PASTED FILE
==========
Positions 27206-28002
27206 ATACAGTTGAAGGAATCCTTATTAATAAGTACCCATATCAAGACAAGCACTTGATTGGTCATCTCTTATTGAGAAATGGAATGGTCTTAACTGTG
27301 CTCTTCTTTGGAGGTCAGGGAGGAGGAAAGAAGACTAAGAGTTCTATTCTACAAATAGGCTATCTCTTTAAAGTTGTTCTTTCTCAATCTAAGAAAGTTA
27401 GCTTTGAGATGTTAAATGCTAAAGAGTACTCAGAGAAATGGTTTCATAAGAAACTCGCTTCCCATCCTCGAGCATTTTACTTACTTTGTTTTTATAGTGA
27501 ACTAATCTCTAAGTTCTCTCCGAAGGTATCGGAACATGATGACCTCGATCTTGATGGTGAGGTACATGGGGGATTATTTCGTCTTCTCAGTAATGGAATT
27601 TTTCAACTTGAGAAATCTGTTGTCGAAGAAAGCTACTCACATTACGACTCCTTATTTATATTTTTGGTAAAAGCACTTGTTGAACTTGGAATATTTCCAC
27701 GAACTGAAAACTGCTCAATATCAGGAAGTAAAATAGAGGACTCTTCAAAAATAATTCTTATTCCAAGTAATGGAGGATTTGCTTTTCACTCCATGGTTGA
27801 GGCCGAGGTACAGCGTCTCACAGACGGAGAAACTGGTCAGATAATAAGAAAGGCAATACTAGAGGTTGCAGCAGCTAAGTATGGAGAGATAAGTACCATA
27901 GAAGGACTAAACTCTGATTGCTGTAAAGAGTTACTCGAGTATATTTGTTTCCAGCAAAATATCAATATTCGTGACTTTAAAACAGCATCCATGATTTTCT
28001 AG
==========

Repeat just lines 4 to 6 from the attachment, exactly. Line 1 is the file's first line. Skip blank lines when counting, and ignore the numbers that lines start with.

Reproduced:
27401 GCTTTGAGATGTTAAATGCTAAAGAGTACTCAGAGAAATGGTTTCATAAGAAACTCGCTTCCCATCCTCGAGCATTTTACTTACTTTGTTTTTATAGTGA
27501 ACTAATCTCTAAGTTCTCTCCGAAGGTATCGGAACATGATGACCTCGATCTTGATGGTGAGGTACATGGGGGATTATTTCGTCTTCTCAGTAATGGAATT
27601 TTTCAACTTGAGAAATCTGTTGTCGAAGAAAGCTACTCACATTACGACTCCTTATTTATATTTTTGGTAAAAGCACTTGTTGAACTTGGAATATTTCCAC